The rescue was happy to take Ares, but placing him was exceptionally hard. No one wants a disabled bully, so Ares' spent the next 7 months in a kennel. Most of his time was spent alone, depriving him of the vital socialization puppies need to learn to behave around dogs and people. The rescue, without experience raising deaf dogs, did their best, but the Ares we ultimately met was anxious, terrified, and frustrated out of his gourd trying to communicate. With more than half his life first year spent in a kennel, he was as institutionalized as a Shawshank parolee.

It was Ray's idea to name him Poet--a sweet, silly name for a sweet, silly dog born wearing emo eyeliner, and a nod to the friends and readers of this blog, without whom caring for Stella and rescuing Poet would have been impossible.

Which brings us to urban Muni-meters.

As a result of his isolation, the outside world can scare Poet into barking like a junkyard dog or hiding between my legs while fear-peeing. So far his list of fears include, but are not limited to:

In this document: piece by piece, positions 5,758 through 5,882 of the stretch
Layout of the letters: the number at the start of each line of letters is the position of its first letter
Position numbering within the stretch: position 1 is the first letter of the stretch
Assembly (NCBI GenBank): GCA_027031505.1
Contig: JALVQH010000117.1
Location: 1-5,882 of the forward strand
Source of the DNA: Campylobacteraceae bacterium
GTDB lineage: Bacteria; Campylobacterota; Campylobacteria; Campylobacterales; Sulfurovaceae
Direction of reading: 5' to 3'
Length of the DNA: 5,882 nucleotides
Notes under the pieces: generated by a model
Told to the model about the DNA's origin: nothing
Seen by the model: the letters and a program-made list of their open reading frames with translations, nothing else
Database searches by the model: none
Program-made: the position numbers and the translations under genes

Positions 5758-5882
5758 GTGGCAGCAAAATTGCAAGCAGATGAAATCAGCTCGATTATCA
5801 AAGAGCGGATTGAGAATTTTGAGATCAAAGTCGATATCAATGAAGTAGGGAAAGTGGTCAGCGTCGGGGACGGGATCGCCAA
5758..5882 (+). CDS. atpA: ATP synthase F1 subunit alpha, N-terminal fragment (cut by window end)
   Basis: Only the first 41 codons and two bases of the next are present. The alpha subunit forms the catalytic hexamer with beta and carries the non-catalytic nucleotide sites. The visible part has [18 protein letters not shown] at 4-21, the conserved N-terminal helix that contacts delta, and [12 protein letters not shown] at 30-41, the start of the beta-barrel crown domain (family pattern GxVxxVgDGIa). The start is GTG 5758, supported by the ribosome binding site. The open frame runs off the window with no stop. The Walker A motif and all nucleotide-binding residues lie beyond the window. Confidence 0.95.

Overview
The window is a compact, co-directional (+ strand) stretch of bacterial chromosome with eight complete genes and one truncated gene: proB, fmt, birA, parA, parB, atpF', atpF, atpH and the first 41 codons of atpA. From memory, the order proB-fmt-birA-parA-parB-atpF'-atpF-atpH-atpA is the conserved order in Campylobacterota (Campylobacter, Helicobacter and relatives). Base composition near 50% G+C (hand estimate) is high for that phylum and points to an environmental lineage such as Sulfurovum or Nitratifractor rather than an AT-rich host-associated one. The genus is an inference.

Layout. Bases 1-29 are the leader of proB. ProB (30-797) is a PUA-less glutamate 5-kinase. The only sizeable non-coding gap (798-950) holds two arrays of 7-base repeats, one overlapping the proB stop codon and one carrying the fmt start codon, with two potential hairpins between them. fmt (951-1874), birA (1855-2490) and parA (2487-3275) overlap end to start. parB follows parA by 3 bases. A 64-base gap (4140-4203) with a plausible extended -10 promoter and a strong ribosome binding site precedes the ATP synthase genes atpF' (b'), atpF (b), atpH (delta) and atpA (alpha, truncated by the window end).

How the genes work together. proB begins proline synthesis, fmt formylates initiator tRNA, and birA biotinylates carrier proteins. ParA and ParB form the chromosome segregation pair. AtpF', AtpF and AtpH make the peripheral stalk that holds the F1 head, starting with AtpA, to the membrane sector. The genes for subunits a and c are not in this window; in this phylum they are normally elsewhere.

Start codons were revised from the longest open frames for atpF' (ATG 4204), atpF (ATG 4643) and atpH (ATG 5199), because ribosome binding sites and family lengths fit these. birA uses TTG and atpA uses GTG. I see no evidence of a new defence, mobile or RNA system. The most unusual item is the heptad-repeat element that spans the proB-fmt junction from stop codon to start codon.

- strangers
- strangers carrying bags
- strangers in puffy coats
- strangers with pouffy hair
- flocks of drunk NYU students
- people who gesture extravagantly on the sidewalk
- bikes in motion
- bikes in park
- bikes on the sidewalk
- bikes
- skateboards in motion
- skateboards
- strangers on skateboards
- hats- shopping carts
- flags
- banners
- flashing lights
- scrolling light signs (like the ones in every bodega window)
- shadows on the ceiling
- sunlight on the ceiling
- the fucking ceiling
- screen savers
- end credits on the TV
- Hulu on the iPad
- hands that raise or reach quickly (he cowers as if we'll hit him)
- the electrical cord on the flat-iron, but not the blowdryer
- the vacuum
- Mom and Dad practicing Krav Maga in the house
- yappy dogs
- blurs of motion